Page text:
Selene Swanson

2020-07-03

speaker Selene Swanson's professional career started in the late 80’s at the Microchemical Facility, University of Minnesota as a junior scientist primarily responsible for protein sequencing, peptide synthesis, DNA sequencing/synthesis and amino acid analysis. After a journey through oncology, hematology, gene therapy and nephrology, she landed in the field of proteomics in the early 2000’s at the Proteomics Center of the Stowers Institute for Medical Research. In 2016, after learning the ropes in MudPIT, she was asked to explore the small molecules arena, specifically modified ribonucleosides, given the availability of state-of-the-art mass spectrometers in the center. With the limited open resources available for analyzing PRM data from small molecules, Skyline has proven to be an invaluable resource to meet our needs.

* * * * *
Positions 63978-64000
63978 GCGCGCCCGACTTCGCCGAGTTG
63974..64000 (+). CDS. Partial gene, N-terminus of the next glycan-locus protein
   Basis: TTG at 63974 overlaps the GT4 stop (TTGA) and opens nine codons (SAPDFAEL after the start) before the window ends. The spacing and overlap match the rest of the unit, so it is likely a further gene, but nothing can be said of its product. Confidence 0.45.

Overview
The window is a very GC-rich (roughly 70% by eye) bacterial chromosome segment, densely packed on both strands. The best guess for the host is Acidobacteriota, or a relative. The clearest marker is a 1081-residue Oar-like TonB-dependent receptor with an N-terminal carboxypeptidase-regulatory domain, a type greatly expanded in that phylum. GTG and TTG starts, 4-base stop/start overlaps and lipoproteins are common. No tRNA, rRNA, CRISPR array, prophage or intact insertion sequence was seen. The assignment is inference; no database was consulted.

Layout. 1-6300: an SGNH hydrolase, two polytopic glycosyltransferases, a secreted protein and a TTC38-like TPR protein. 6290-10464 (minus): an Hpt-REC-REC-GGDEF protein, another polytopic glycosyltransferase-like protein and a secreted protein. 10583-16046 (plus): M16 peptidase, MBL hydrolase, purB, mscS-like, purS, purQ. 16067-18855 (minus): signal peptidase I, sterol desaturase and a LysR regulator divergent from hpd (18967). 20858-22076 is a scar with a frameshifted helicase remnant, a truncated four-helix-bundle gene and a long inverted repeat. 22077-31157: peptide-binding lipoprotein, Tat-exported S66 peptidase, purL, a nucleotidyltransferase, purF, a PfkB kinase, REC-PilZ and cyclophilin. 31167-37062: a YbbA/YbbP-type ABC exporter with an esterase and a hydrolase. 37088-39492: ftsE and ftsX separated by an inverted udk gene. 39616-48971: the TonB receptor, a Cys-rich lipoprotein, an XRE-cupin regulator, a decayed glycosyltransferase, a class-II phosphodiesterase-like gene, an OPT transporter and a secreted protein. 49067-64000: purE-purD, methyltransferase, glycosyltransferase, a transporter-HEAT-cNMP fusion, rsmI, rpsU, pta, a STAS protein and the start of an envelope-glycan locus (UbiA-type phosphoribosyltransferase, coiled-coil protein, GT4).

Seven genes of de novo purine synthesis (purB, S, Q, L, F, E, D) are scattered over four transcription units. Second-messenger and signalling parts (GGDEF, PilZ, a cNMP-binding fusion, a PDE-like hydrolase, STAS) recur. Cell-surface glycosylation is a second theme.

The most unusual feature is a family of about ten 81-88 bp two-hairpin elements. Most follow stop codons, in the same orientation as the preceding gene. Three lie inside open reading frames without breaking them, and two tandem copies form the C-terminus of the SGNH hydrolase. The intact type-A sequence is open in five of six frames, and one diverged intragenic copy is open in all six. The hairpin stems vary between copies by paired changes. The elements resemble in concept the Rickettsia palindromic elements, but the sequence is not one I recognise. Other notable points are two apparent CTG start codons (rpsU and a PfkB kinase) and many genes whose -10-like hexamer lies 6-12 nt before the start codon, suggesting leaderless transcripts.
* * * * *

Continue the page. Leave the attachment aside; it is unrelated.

Absolute quantitative analysis of modified ribonucleosides in tRNA and mRNA using Skyline

Epitranscriptomics is a link between epigenomics and proteomics. Understanding the role of RNA modifications is important in elucidating many fundamental cellular processes such as RNA structural stability, splicing, and translation efficiency. Using a Lumos™ Tribrid™ Mass Spectrometer and Skyline, modified ribonucleosides (RNs) in E. coli tRNA and mammalian mRNA were identified and quantified based on calibration curves generated from known standard RNs. The detection levels of the four 2-O’-methylated RNs ranged from undetectable to 0.7ng and 1.8ng out of 500ng each for mammalian mRNA and tRNA, respectively. Read More
For m7G, an evolutionarily conserved modification of eukaryotic mRNA, 0.46ng was detected from 500ng of hydrolyzed mammalian mRNA. 5’ m7G plays an important role in the life cycle of mRNA such as pre-mRNA processing, nuclear export, and cap-dependent protein synthesis. The ability to identify and quantify these ribonucleoside modifications fosters a mean to compare their abundance level in various cellular and disease states


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